Piecewise  Linear in the regions (0, 50000) and (50000, ∞)

Outline of Part 1

• Formulations
• Graphical Solutions
• Standard Form
• Computer Solutions
• Sensitivity Analysis
• Applications
• Duality Theory

Definitions

• Feasible Solution: all possible values of decision variables that satisfy the constraints
• Feasible Region: the set of all feasible solutions
• Optimal Solution: The best feasible solution
• Optimal Value: The value of the objective function corresponding to an optimal solution

Graphical Solution: Example 4.3

• A straight line if the value of Z is fixed a priori
• Changing the value of Z  another straight line parallel to itself
• Search optimal solution  value of Z such that the line passes though one or more points in the feasible region

Graphical Solution: Example 4.4

• All points on line BC are optimal solutions

Realizations

• Unique Optimal Solution: only one optimal value (Example 4.1)
• Alternative/Multiple Optimal Solution: more than one feasible solution (Example 4.2)
• Unbounded Optimum: it is possible to find better feasible solutions improving the objective values continuously (e.g., Example 2 without )

Property: If there exists an optimum solution to a linear programming problem, then at least one of the corner points of the feasible region will always qualify to be an optimal solution!

Outline of Part 1

• Formulations
• Graphical Solutions
• Standard Form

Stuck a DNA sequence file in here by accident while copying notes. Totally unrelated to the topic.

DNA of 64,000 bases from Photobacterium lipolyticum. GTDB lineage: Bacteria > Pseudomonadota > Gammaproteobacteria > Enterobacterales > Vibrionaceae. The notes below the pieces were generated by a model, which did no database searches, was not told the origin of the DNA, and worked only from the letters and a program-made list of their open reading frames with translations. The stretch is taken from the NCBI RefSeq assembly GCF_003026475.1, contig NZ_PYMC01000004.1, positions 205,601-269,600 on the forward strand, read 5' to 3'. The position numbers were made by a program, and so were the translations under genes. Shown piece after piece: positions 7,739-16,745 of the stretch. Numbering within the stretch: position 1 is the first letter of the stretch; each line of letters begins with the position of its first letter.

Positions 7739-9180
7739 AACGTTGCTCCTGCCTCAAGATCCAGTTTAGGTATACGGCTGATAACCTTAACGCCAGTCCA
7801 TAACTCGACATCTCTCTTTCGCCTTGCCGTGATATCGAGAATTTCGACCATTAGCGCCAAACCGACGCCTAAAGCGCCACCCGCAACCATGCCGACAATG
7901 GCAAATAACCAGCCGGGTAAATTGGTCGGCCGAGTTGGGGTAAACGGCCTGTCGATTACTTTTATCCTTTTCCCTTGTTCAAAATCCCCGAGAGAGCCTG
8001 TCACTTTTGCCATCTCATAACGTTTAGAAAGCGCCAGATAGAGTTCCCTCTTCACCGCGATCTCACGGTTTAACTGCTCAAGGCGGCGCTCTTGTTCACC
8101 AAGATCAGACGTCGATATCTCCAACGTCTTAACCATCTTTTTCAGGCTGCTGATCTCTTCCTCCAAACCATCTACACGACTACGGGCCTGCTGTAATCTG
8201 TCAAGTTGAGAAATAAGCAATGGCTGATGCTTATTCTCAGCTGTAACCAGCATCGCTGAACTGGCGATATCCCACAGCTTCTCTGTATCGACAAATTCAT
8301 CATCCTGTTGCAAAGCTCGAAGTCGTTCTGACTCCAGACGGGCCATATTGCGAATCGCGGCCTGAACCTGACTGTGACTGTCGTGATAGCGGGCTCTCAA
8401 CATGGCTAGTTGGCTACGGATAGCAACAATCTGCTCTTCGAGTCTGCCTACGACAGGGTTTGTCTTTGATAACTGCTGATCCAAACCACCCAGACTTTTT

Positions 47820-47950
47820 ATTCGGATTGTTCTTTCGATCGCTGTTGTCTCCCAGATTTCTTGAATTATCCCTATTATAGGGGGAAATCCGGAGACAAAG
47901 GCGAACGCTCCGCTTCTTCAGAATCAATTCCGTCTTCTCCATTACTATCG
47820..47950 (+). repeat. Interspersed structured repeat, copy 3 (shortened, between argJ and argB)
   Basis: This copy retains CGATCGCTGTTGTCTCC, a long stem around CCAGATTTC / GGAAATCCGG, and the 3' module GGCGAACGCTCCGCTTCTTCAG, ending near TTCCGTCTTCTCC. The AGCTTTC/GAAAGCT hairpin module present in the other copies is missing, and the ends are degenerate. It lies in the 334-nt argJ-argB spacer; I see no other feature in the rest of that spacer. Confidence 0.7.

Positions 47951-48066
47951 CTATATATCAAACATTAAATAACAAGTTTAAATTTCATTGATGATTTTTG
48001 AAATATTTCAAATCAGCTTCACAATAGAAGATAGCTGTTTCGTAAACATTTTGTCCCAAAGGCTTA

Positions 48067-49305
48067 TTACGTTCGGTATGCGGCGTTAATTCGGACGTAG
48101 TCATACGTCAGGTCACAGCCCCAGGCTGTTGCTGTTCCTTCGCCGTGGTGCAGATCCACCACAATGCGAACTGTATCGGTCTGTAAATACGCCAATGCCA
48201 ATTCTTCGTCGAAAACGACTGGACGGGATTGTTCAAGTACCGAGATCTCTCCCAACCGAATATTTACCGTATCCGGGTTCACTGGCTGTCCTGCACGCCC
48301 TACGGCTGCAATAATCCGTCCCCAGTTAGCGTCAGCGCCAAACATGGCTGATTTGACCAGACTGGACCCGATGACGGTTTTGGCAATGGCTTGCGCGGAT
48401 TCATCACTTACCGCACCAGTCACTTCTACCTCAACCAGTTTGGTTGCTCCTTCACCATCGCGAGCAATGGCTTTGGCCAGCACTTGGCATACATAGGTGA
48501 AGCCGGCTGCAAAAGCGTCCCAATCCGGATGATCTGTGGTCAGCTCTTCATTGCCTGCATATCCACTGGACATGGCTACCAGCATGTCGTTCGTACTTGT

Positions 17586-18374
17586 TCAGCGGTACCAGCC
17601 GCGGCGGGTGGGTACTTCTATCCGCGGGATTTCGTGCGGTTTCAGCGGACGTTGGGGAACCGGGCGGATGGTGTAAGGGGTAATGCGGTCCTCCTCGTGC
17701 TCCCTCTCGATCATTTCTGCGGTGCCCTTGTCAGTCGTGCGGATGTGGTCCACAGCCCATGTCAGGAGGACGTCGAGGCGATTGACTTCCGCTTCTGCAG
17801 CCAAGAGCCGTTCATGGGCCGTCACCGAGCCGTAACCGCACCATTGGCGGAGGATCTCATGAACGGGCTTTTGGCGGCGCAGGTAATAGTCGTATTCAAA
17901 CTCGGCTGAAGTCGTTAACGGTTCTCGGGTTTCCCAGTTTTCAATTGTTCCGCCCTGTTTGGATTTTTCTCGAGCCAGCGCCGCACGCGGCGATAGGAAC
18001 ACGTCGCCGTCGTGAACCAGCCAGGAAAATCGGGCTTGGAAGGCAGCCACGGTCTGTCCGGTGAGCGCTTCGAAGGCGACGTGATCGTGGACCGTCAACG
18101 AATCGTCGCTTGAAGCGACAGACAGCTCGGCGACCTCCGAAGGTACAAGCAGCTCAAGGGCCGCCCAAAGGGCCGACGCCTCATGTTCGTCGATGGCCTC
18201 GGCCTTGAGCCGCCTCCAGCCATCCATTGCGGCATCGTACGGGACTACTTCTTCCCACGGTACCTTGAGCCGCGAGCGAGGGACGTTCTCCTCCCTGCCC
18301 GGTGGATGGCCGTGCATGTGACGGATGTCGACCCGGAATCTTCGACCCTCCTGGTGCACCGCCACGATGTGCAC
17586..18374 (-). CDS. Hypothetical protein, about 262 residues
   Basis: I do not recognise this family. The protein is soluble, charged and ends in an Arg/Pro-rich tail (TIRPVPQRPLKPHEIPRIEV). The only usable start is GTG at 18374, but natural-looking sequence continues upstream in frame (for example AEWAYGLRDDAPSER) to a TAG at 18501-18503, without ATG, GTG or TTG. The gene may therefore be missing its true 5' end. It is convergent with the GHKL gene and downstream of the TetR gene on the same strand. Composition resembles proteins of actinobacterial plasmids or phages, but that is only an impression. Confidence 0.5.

• Computer Solutions
• Sensitivity Analysis
• Applications
• Duality Theory

Standard Form (Matrix Form)

(A is the coefficient matrix, x is the decision vector, b is

the requirement vector, and c is the profit (cost) vector)

Handling Inequalities

Slack

Using Equalities

Surplus

Using Bounds

Unrestricted Variables

In some situations, it may become necessary to introduce a variable that can assume both positive and negative values!

Outline of Part 1

• Formulations
• Graphical Solutions
• Standard Form
• Computer Solutions
• Sensitivity Analysis
• Applications
• Duality Theory

Computer Codes

• For small/simple LPs:
• Microsoft Excel
• For High-End LP:
• OSL from IBM
• ILOG CPLEX
• OB1 in XMP Software
• Modeling Language:
• GAMS (General Algebraic Modeling System)
• AMPL (A Mathematical Programming Language)
• Internet
• http: / /www.ece.northwestern.edu/otc

Outline of Part 1

• Formulations
• Graphical Solutions
• Standard Form
• Computer Solutions
• Sensitivity Analysis
• Applications
• Duality Theory

Sensitivity Analysis